Tag Archives: local food

Cooking for acrobats

photo 5

I just spent two weeks cooking real food 14 hours a day for 40 acrobats.

You may ask: What do you mean by real food? Or perhaps Who are these acrobats?

The answers are: 1) Food from scratch, with locally sourced produce, dairy, and meat, and nary a processed ingredient in the pantry (thus the long hours); and 2) The participants and teachers of the Acro Revolution Teacher Training in Harrisonburg, Virginia.

The four-person kitchen crew had only met by Facebook prior to our arrival. I came in wondering about a number of variables, including how we would all get along and how my overseeing the vegetarian and vegan offerings would work with the meat dishes.

I didn’t have to worry. Helmed by Chef Josh (second from right), the group gelled quicker than the cream atop our unhomogenized local milk.

Acro Revolution kitchen crew

The cooks of the Acro Revolution Teacher Training were (from left) Rich, Nina, Josh, and your intrepid author.

We developed a flow, and laughed hysterically at the in-jokes that popped up along the way. Oh, we sure did.

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Filed under Blog, Healthy eating, Local food

Be a Fresh Checks Family Sponsor!

crossroads logoCalling all business owners and good food lovers: Now’s the time to sponsor a D.C.-area family trying to put more healthy, local food on the table. Sign on by this week to get your name and logo on farmers market materials all over Montgomery and Prince Georges counties.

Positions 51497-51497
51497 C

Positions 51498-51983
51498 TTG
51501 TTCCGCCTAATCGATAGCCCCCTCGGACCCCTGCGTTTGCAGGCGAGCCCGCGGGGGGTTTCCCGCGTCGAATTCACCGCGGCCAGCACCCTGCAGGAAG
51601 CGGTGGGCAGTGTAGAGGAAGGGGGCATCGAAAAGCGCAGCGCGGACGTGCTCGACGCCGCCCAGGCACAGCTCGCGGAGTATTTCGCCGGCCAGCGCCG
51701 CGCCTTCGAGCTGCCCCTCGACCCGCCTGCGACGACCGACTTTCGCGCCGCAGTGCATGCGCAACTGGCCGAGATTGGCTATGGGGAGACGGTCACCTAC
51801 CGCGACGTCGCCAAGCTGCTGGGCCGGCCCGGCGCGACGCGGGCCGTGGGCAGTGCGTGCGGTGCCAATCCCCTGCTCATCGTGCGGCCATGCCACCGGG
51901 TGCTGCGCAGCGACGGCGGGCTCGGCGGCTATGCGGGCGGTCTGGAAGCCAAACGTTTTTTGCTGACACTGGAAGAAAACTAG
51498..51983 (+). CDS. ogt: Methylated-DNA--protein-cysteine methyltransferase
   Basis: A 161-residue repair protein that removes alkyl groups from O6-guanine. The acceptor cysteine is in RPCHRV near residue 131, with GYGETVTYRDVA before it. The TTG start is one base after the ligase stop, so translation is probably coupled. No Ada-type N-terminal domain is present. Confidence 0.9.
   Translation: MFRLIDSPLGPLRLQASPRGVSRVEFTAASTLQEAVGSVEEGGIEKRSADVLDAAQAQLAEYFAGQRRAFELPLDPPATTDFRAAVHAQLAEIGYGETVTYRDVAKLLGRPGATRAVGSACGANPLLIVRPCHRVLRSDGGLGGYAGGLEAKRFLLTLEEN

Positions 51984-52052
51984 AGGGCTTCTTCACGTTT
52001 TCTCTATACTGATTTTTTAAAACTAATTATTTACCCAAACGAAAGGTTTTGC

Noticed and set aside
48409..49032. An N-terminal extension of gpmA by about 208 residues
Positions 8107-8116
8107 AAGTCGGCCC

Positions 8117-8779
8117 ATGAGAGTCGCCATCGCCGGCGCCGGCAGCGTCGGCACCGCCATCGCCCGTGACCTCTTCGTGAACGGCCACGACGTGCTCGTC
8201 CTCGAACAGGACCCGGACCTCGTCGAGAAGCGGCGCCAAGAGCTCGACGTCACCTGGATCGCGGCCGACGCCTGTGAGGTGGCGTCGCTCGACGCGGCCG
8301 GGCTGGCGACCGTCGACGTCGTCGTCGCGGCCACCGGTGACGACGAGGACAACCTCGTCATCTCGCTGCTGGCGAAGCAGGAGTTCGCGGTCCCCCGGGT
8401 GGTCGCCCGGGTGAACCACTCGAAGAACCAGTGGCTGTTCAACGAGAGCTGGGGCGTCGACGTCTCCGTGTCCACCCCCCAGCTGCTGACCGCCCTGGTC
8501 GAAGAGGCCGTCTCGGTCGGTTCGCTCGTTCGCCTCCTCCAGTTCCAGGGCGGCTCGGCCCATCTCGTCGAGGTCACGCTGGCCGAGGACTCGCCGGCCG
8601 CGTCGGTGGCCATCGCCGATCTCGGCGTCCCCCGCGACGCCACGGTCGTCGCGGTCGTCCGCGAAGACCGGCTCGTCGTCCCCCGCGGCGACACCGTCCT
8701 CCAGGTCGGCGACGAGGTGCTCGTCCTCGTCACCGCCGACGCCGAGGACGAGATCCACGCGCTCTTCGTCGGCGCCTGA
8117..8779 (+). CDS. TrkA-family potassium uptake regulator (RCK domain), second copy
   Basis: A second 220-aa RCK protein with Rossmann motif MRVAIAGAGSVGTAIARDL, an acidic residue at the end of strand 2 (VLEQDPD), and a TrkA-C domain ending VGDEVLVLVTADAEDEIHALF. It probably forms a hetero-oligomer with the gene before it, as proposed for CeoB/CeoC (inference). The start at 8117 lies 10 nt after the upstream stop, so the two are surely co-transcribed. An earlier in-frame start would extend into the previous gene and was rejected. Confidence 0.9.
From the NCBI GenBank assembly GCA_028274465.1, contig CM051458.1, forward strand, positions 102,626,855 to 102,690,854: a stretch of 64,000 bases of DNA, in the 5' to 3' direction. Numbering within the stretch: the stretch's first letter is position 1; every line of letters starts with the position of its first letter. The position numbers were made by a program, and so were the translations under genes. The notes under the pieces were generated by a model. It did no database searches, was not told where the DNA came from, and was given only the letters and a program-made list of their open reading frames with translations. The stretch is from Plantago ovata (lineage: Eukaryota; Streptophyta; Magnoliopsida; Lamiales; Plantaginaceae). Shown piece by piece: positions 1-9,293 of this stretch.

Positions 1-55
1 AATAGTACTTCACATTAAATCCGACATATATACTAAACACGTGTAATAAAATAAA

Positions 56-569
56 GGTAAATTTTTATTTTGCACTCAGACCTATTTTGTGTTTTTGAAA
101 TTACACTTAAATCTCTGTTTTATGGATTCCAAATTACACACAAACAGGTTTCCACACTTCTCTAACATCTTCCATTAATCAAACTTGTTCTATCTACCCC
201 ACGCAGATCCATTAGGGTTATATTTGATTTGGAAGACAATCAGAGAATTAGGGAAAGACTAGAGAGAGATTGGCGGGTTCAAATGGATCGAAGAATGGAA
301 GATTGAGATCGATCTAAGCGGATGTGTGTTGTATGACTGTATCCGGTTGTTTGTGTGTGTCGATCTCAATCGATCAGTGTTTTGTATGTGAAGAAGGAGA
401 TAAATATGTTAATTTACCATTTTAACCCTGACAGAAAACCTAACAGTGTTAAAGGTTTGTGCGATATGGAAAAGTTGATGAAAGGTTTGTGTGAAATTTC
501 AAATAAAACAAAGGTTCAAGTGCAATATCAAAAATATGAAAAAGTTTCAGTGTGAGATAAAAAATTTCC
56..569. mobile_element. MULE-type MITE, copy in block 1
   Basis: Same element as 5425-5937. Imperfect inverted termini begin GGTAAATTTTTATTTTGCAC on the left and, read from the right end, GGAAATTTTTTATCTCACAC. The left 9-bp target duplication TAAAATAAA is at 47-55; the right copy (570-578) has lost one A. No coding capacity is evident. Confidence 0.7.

Details below (cross posted from the Crossroads Community Food Network)

On June 4, Crossroads Farmers Market will open for our 8th season in our new, more visible, location. You can find us on Anne St. University Blvd. in Takoma Park, and we’re thrilled to welcome back all of our customers and vendors, along with some exciting new vendors.

For us to carry our success to our new location, we need not only our customers and our vendors – we also need your help. Over the past seven seasons, thanks to the support of our community, we’ve distributed over $240,000 in Fresh Checks, all of which have gone directly to low-income families to spend with local farmers.